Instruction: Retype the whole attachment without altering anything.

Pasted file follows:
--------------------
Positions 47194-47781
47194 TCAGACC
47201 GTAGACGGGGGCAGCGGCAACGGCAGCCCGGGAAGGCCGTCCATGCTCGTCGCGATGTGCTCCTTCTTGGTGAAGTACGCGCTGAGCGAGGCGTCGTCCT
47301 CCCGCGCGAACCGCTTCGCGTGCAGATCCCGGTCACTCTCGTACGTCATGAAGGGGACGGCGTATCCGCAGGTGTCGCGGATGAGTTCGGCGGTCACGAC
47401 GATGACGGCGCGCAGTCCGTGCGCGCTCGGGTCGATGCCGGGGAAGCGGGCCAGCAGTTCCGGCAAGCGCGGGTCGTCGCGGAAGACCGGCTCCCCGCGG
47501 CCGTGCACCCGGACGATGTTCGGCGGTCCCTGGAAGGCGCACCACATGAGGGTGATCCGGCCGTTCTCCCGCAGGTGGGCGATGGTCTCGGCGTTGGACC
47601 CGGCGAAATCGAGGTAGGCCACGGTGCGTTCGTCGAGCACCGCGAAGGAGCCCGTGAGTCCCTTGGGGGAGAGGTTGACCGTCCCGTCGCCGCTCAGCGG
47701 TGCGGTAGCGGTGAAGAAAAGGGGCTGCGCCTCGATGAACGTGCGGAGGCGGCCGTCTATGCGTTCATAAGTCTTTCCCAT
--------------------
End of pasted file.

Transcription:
Positions 47194-47781
47194 TCAGACC
47201 GTAGACGGGGGCAGCGGCAACGGCAGCCCGGGAAGGCCGTCCATGCTCGTCGCGATGTGCTCCTTCTTGGTGAAGTACGCGCTGAGCGAGGCGTCGTCCT
47301 CCCGCGCGAACCGCTTCGCGTGCAGATCCCGGTCACTCTCGTACGTCATGAAGGGGACGGCGTATCCGCAGGTGTCGCGGATGAGTTCGGCGGTCACGAC
47401 GATGACGGCGCGCAGTCCGTGCGCGCTCGGGTCGATGCCGGGGAAGCGGGCCAGCAGTTCCGGCAAGCGCGGGTCGTCGCGGAAGACCGGCTCCCCGCGG
47501 CCGTGCACCCGGACGATGTTCGGCGGTCCCTGGAAGGCGCACCACATGAGGGTGATCCGGCCGTTCTCCCGCAGGTGGGCGATGGTCTCGGCGTTGGACC
47601 CGGCGAAATCGAGGTAGGCCACGGTGCGTTCGTCGAGCACCGCGAAGGAGCCCGTGAGTCCCTTGGGGGAGAGGTTGACCGTCCCGTCGCCGCTCAGCGG
47701 TGCGGTAGCGGTGAAGAAAAGGGGCTGCGCCTCGATGAACGTGCGGAGGCGGCCGTCTATGCGTTCATAAGTCTTTCCCAT